An early police drama made to contrast with the popular gangster pictures of the time, The Beast of the City finds Walter Huston in good guy mode and Jean Harlow happy to play the bad girl.
The Beast of the City plays out as an above-average crime picture made for MGM where the good guys and the heroes are, finally, one and the same. It’s also Pre-Code, allowing for just a touch of insinuation into illegal urges among the protagonist law enforcers. Released in 1932 (and carrying an opening decree by Depression-era President Herbert Hoover), the film came at a time when gangsters were being heavily lionized at the movies, with James Cagney, Edward G. Robinson, and Paul Muni all ascending with their famous portrayals of villains imbued with charisma and defiance. The Beast of the City, directed by Charles Brabin, tolerates none of that and instead lets the cops be in the right. Walter Huston, no stranger to playing likable rogues, stars as Jim Fitzpatrick, a man in blue effectively demoted to a desk job before getting shot and subsequently boosted to police captain. His brother Ed (Wallace Ford) is a fellow officer, but he takes an interest in Daisy (Jean Harlow) who’s firmly entrenched in the shady side of the city.
It’s established in the film that Huston is a family man – wife, twin daughters with blonde hair who are almost attached at the hip and a bratty son (played by, who else, Mickey Rooney). This is an early sound picture but those touches nonetheless feel like an attempt to give Huston’s character some level of humanity beyond his job. Otherwise, he’s defined entirely as a man concerned with law enforcement. We see no excursions beyond home and work. There aren’t any unrelated social activities for this character. He’s that bland cop sometimes weakly given the counterpoint role in a gangster picture, except here he’s our guy to celebrate. Rally behind the public servant. From a few things I’d read beforehand, I was expecting Huston to be a more emboldened figure and someone less concerned with regulations than justice. The film doesn’t really play out that way, though, and despite one or two instances of Huston’s character questioning certain procedural essentials there’s nothing too radical in him at all.
Slightly more interesting, though still without much in the way of strong character development, is Ford’s Ed Fitzpatrick. He’s also a badge-wearing believer, but sort of impish in comparison. The conflict arises when he makes eyes at Jean Harlow. She was just 20 years old at the time, hips in bloom, but still difficult to resist. Clearly, Harlow was a movie star at the first hint of celluloid. Any picture she made remains interesting simply because she was there. Here she’s a borderline moll, beholden to Jean Hersholt’s cackling gangster Belmonte. Combined with J. Carrol Naish’s Cholo, Hersholt represents that familiar ethnic quota required for a figure of the criminal underworld. Hersholt of course was a deeply generous man in real life whose name adorns the humanitarian Oscar while Naish bounced around as one stereotype after another in a productive Hollywood career. Both men serve the film well as typical, though slimy, brutes of power.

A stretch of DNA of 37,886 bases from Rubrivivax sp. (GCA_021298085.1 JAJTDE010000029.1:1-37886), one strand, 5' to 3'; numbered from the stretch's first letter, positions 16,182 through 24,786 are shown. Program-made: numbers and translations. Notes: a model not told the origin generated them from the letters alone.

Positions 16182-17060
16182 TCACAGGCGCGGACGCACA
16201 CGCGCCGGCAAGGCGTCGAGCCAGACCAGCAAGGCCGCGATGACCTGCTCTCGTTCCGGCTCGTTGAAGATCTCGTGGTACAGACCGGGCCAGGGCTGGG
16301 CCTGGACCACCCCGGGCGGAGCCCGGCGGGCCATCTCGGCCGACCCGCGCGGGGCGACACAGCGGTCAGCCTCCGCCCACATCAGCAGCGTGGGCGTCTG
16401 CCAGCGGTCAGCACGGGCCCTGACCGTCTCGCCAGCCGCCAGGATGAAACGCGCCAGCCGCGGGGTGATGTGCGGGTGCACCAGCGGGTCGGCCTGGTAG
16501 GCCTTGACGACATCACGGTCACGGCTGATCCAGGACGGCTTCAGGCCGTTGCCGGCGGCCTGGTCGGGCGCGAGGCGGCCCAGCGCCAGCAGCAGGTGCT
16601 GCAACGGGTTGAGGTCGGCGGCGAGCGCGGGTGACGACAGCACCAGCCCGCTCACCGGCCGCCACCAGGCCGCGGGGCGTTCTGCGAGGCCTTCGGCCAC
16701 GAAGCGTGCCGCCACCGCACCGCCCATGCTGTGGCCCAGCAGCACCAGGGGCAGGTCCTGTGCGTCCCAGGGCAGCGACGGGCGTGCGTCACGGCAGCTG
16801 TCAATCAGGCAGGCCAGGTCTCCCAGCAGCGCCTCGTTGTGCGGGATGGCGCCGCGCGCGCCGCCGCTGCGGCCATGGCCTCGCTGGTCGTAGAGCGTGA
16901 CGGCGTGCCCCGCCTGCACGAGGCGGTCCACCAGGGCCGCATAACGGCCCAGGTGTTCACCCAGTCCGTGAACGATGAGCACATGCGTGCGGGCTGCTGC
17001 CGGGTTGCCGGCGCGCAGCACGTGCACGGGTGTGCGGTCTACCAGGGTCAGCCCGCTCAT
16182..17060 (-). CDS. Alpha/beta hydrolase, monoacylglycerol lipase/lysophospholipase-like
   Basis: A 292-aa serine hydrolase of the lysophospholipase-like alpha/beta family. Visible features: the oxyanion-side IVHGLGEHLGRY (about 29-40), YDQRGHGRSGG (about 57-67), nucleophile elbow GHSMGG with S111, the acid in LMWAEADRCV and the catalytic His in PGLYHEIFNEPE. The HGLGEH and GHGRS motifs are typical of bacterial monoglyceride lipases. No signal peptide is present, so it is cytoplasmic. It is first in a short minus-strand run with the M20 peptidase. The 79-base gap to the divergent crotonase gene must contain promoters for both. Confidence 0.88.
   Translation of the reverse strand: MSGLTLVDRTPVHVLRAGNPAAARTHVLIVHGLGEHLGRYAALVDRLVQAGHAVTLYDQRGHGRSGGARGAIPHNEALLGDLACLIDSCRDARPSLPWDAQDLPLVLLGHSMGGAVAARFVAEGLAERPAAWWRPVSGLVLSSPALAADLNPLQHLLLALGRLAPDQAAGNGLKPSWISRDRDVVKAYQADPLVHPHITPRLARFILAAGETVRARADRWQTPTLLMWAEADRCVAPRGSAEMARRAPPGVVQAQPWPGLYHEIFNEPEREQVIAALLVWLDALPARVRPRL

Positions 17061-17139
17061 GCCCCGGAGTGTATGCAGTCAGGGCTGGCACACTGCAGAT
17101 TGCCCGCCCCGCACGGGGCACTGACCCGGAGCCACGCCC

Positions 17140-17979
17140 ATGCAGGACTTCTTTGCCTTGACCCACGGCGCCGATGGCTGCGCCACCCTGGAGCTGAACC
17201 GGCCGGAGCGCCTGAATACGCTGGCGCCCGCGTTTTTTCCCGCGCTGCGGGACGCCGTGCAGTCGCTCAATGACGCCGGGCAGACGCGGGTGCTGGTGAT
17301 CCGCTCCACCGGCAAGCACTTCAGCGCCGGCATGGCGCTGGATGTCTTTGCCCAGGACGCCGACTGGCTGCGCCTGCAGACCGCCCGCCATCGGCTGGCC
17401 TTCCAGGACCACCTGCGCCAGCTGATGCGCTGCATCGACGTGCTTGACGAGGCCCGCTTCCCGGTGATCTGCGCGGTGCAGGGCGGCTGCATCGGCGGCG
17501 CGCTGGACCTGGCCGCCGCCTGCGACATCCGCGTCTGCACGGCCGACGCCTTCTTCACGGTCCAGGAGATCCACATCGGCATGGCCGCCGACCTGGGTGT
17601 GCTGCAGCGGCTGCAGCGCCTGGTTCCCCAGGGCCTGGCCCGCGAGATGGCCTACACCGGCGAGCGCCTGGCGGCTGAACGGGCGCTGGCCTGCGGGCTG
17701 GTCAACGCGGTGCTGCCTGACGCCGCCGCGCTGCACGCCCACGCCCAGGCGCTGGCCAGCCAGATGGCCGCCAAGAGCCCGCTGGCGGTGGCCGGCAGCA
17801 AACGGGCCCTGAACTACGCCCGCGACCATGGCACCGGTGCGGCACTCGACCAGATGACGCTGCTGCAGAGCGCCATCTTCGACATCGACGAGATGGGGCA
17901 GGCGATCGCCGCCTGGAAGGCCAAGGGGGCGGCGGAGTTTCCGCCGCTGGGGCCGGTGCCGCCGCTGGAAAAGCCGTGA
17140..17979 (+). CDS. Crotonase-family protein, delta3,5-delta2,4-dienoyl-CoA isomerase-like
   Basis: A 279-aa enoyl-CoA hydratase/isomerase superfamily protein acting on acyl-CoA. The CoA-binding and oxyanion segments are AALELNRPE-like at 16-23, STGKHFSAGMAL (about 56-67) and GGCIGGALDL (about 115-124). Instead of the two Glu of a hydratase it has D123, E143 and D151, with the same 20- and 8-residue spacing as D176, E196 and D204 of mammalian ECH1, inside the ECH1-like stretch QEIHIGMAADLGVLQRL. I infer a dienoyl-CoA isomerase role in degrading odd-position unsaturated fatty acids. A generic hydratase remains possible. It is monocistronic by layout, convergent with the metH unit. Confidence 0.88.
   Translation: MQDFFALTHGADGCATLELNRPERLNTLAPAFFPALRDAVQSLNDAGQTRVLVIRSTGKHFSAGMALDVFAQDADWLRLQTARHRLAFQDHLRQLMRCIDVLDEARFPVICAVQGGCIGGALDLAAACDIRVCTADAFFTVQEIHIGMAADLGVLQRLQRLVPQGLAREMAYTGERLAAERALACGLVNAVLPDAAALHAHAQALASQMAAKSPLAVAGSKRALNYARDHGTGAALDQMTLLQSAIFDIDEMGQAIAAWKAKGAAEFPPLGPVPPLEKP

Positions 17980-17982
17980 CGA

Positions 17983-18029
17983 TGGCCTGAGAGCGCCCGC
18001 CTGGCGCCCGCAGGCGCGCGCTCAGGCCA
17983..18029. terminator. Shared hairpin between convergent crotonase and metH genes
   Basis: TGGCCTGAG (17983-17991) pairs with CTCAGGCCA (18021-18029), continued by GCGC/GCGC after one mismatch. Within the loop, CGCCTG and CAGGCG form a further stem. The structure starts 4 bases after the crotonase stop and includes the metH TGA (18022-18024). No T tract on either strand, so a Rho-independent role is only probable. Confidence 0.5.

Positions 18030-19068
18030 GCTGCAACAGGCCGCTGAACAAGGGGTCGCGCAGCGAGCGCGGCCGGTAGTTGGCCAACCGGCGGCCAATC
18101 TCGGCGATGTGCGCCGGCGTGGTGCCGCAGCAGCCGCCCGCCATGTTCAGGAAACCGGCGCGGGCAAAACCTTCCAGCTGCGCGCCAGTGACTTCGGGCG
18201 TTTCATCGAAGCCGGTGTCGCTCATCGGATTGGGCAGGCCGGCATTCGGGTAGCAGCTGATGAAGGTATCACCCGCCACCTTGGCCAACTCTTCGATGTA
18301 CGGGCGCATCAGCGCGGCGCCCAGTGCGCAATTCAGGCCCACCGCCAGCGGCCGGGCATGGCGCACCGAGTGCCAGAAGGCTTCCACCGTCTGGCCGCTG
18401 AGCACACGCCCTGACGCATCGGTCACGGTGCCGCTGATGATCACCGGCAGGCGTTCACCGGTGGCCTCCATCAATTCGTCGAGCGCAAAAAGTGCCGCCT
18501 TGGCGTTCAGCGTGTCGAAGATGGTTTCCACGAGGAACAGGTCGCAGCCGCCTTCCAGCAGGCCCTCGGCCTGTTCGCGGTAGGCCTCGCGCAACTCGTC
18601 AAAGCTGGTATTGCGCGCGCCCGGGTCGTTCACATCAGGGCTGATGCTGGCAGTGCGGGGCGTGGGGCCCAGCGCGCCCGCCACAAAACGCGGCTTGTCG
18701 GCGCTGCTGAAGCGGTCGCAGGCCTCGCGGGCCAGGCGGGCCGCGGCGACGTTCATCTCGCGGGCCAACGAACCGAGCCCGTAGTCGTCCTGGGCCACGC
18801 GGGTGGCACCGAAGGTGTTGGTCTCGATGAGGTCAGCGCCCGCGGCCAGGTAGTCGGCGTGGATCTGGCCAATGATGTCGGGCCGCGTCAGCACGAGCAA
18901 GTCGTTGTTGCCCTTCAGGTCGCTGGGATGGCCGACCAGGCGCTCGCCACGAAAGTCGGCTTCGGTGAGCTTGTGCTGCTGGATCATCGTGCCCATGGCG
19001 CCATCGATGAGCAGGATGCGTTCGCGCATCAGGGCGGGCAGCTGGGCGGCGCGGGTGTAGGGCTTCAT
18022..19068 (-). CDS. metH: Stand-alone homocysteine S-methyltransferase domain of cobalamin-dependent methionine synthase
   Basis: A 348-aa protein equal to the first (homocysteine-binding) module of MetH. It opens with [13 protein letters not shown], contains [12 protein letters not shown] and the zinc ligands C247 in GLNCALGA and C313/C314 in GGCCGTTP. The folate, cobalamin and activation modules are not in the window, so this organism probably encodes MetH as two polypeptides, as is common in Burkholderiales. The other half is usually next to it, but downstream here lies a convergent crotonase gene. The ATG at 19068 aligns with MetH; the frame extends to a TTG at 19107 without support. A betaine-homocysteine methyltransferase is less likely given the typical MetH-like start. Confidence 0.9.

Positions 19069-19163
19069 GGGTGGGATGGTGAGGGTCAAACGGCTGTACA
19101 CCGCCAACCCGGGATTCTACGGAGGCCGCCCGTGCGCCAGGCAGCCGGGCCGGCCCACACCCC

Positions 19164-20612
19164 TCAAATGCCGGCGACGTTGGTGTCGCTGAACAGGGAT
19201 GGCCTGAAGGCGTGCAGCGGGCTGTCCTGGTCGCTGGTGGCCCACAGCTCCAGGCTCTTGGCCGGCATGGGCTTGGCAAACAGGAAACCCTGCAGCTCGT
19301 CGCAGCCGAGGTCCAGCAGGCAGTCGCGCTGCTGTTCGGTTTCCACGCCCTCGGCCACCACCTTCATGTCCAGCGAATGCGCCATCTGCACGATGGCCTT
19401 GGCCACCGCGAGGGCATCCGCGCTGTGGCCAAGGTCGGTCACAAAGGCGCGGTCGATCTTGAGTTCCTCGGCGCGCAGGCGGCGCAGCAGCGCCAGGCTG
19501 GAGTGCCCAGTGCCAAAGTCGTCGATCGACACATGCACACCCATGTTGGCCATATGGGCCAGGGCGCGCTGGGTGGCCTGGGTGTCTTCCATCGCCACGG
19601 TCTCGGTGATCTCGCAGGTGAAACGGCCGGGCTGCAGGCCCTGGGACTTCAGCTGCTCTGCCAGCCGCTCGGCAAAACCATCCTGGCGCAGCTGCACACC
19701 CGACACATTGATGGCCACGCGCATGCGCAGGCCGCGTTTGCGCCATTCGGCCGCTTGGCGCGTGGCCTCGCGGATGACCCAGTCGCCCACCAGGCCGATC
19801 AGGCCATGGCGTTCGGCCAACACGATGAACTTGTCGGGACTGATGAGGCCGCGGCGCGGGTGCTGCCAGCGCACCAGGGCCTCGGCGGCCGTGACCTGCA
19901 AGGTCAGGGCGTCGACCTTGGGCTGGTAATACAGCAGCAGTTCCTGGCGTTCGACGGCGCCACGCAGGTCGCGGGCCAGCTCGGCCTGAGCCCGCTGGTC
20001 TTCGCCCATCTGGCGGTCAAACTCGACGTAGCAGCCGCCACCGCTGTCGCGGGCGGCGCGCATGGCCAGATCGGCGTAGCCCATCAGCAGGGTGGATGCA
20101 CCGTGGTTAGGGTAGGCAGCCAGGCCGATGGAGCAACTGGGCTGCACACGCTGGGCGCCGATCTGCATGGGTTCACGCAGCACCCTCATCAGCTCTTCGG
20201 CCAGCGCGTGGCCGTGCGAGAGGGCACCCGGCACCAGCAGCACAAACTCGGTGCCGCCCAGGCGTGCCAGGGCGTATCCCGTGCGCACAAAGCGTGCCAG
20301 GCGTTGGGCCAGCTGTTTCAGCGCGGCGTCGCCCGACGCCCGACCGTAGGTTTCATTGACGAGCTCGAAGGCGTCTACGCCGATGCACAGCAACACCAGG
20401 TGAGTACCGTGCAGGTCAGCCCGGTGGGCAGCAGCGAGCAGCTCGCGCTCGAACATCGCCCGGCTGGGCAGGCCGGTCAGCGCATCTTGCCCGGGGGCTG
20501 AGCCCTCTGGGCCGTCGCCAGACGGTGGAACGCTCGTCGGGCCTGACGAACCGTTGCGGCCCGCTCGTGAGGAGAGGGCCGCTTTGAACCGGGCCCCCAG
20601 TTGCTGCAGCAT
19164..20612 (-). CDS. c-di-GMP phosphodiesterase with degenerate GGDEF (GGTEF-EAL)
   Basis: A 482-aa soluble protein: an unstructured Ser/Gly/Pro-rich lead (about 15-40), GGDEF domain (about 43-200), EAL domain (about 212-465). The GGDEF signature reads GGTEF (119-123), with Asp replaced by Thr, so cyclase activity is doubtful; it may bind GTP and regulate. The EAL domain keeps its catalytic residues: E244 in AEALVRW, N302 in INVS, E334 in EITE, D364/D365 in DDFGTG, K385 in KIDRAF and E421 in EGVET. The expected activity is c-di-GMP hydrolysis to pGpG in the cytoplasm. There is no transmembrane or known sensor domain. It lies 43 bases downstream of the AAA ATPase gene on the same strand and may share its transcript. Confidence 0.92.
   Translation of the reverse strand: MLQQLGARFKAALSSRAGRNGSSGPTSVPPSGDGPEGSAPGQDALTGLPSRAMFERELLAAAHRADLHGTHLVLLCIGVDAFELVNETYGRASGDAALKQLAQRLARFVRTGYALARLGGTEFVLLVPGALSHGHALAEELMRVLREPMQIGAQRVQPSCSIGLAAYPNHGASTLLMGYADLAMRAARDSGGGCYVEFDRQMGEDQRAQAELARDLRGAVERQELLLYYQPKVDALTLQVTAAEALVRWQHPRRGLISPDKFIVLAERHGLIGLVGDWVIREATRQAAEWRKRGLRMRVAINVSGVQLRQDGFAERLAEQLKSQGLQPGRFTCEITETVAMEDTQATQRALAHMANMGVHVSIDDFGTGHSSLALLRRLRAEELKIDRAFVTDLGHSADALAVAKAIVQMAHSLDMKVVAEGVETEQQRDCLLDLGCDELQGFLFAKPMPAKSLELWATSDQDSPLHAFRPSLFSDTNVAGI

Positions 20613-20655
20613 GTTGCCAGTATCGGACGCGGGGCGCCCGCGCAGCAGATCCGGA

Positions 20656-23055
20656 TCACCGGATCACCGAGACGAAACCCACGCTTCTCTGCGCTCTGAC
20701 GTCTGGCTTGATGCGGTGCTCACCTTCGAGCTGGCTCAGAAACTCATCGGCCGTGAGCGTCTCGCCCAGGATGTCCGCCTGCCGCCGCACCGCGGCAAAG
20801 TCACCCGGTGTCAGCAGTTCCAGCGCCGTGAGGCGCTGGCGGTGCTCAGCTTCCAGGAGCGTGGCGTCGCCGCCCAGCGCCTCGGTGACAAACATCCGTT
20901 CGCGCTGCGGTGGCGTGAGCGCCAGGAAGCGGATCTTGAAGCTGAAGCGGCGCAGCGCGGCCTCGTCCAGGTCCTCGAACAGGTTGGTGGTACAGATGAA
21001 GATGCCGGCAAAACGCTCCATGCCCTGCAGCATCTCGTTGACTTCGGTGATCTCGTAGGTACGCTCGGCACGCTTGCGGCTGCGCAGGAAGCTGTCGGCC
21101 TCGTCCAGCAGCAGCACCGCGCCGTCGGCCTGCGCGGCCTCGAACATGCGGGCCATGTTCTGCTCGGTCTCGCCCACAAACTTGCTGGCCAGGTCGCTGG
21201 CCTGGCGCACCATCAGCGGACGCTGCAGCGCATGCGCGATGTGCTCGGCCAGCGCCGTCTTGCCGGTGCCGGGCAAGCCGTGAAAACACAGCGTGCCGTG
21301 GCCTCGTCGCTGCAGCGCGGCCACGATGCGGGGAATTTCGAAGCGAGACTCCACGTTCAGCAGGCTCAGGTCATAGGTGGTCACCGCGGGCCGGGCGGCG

Meanwhile, Ford’s Fitzpatrick brother gets a memorable scene with Harlow where she breathily asks: “Are ya going to try and reform me?” He responds “What for?” Great stuff. There’s little doubt as to Harlow’s place in film history when these sorts of exchanges can be seen. She’s sufficiently electric. The viewer should, ideally, be drawn with equal conviction to Ford here. He has a pivotal role in terms of the narrative. Belmonte is the thug to watch so if Ed’s aiding this clear criminal then the viewer immediately understands it’s in the name of love and, essentially, in passive defiance of his own brother who’s denied him a promotion. This is the central conflict, I suppose, wherein one brother is lured into opposing his duties to the law just as the other remains steadfast in upholding it. The film as a whole struggles somewhat with presenting these fraternal catastrophes, as it seems to limit the impact of the betrayal instead of placing the necessary emphasis on just how affecting it could be. Things could descend into Biblical terms but there are no guts to be placed on the line in The Beast of the City. Nothing here forcefully requires our attention.